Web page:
If you have costs in your business related to intellectual property, the costs may have to be capitalized and amortized for U.S. federal income tax purposes, or you may be able to claim a current year deduction for the costs as research and experimental costs. The tax treatment will generally depend on whether you purchased the right from another person or entity, or you incurred costs in developing the right.
For example, according to the IRS, the costs of obtaining a patent, including attorneys’ fees for making and perfecting a patent application are considered research and experimental costs. These costs can be claimed as a current year deduction or capitalized and amortized. But the costs you incur to purchase a patent from someone else are not considered research and experimental costs. These costs would have to be capitalized as a business asset.
Research and experimental costs for federal income tax purposes are the costs of activities you carry out to obtain information that eliminates uncertainty about the development or improvement of a product. Products would include inventions, patents, formulas, processes, techniques, pilot models, and similar property.
The IRS specifically excludes certain costs from the concept of research and experimental costs. These excluded costs include advertising or promotions; consumer and efficiency surveys; management studies; quality control testing; research regarding literary, historical, or similar projects; and acquisitions of patents, models, production or processes from someone else.
You can elect to deduct research and experimental costs as a current business expense. This election is binding for the year you deduct the costs and for all years after that. To make a change, you would have to get IRS approval. Or you can amortize the research and experimental costs over at least 60 months, starting in the month you begin to obtain an economic benefit from them.
If you elect to amortize your research and experimental costs, you would complete Part VI of Form 4562, Depreciation and Amortization.
The cost of intellectual property rights that are capitalized would be intangible assets. According to the IRS, the basis of an intangible asset is usually the cost to buy or create it.
The tax basis of a patent that you develop would include the research and experimental costs, drawings, models, and attorneys’ and governmental fees. The basis of a patent does not include the value of the inventor’s time.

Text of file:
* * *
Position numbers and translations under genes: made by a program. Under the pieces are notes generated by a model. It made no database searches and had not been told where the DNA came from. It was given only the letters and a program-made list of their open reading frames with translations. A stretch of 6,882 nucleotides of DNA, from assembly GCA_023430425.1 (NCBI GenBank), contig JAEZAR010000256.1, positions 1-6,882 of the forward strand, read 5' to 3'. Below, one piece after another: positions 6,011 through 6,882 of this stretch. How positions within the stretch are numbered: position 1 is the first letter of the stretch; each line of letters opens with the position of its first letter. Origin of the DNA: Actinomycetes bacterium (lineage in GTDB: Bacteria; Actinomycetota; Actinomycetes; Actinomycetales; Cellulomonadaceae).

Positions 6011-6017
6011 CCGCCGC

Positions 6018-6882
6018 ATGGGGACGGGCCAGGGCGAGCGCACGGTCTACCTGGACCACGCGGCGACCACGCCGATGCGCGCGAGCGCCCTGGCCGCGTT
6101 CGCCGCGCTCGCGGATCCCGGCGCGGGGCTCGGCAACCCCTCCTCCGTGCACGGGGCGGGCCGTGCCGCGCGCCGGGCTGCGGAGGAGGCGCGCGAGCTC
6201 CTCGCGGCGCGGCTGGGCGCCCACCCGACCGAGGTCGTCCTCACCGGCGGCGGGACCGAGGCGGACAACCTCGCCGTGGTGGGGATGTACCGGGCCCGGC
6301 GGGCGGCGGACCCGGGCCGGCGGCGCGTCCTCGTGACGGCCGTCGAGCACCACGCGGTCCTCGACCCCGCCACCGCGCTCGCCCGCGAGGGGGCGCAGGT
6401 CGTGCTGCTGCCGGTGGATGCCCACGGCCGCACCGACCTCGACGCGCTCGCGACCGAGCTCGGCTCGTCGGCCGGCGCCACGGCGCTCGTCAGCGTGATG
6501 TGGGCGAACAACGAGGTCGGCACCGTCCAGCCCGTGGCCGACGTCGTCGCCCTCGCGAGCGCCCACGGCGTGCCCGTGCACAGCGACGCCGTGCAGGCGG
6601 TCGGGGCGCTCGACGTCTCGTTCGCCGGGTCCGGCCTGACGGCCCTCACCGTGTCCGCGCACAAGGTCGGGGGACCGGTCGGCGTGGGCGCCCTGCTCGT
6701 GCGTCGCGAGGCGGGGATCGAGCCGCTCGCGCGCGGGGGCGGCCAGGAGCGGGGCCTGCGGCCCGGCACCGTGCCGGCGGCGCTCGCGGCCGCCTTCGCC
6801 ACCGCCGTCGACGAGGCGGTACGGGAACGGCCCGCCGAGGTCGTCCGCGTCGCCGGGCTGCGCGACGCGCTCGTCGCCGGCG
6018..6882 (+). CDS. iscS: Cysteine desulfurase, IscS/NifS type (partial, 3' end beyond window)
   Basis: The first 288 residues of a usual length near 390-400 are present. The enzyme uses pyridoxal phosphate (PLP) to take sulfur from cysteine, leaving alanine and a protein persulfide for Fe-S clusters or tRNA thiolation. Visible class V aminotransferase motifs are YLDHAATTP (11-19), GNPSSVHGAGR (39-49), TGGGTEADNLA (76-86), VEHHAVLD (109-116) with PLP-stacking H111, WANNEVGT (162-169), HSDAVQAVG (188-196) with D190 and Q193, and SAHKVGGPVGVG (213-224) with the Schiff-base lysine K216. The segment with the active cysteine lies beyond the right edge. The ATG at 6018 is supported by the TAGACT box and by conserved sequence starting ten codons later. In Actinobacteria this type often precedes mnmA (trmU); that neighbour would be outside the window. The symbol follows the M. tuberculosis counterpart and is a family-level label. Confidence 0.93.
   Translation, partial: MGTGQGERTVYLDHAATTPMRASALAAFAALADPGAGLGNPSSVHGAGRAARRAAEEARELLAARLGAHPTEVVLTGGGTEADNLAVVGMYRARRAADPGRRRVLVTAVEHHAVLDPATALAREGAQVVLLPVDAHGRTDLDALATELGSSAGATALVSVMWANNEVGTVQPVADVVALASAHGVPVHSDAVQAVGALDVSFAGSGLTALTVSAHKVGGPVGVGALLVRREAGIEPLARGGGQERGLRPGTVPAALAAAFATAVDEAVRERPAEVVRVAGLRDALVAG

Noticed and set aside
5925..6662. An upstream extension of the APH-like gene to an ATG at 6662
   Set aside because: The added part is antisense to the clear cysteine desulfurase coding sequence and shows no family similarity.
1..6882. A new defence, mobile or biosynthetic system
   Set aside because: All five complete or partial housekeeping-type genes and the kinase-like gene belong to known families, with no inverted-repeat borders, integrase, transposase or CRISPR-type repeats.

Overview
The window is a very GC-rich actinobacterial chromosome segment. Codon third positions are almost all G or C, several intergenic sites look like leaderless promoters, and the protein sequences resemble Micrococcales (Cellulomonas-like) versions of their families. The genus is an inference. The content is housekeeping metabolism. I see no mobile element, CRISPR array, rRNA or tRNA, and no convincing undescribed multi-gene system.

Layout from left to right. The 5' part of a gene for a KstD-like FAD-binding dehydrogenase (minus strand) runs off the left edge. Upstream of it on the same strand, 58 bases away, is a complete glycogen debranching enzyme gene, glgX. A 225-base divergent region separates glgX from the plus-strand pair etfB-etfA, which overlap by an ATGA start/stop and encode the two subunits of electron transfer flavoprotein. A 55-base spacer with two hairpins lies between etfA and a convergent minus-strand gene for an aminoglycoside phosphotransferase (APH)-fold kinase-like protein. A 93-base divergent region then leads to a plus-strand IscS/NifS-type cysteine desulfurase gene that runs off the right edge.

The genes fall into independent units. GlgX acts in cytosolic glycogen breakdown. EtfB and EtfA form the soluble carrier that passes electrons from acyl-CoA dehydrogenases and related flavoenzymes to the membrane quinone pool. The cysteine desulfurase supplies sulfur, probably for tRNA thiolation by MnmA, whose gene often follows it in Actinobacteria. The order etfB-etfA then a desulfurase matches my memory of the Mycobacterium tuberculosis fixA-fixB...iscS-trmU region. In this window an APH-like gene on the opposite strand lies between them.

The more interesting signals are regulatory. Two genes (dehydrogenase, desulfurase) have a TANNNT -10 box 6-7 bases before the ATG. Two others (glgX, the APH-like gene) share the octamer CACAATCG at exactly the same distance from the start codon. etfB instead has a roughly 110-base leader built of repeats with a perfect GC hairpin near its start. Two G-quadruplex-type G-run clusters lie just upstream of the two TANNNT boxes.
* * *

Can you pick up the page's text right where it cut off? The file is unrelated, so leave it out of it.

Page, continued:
The basis of a copyright, if you are the author, includes the copyright fees, attorney’s fees, clerical assistance, and cost of plates that remain in your possession. The value of your time as the author is not included in the basis.
According to the IRS, various types of intellectual property are considered Section 197 intangibles provided they are held in connection with the conduct of a trade or business or an activity entered into for profit. These costs are amortized over 15 years and include patents, copyrights, formulas, processes, designs, patterns, know-how, formats, and similar items.
Amortizable section 197 intangibles are considered depreciable personal property under Section 1231. If you sell or dispose of these types of assets, you would follow the section 1231 rules. You would combine all your section 1231 gains and losses for the year. If you have a net section 1231 loss, the loss is ordinary. If you have a net section 1231 gain, the gain is ordinary income up to the amount of any non-recaptured section 1231 losses from previous years. The difference would be a capital gain.
There is a special rule that applies to patents. If you are an individual and you transfer a patent, it is treated for tax purposes as the sale or exchange of an asset held longer than one year, qualifying as a long-term capital gain or loss.
Form 4562, Depreciation and Amortization, IRS
Peter T. Beach and Christopher J. Hamlen, Federal Income Tax Treatment of the Development, Acquisition and Disposition of Intellectual Property, Sheehan Phinney Bass + Green PA
Publication 535, Business Expenses, IRS
Publication 544, Sales and Other Dispositions of Assets, IRS
Publication 551, Basis of Assets, IRS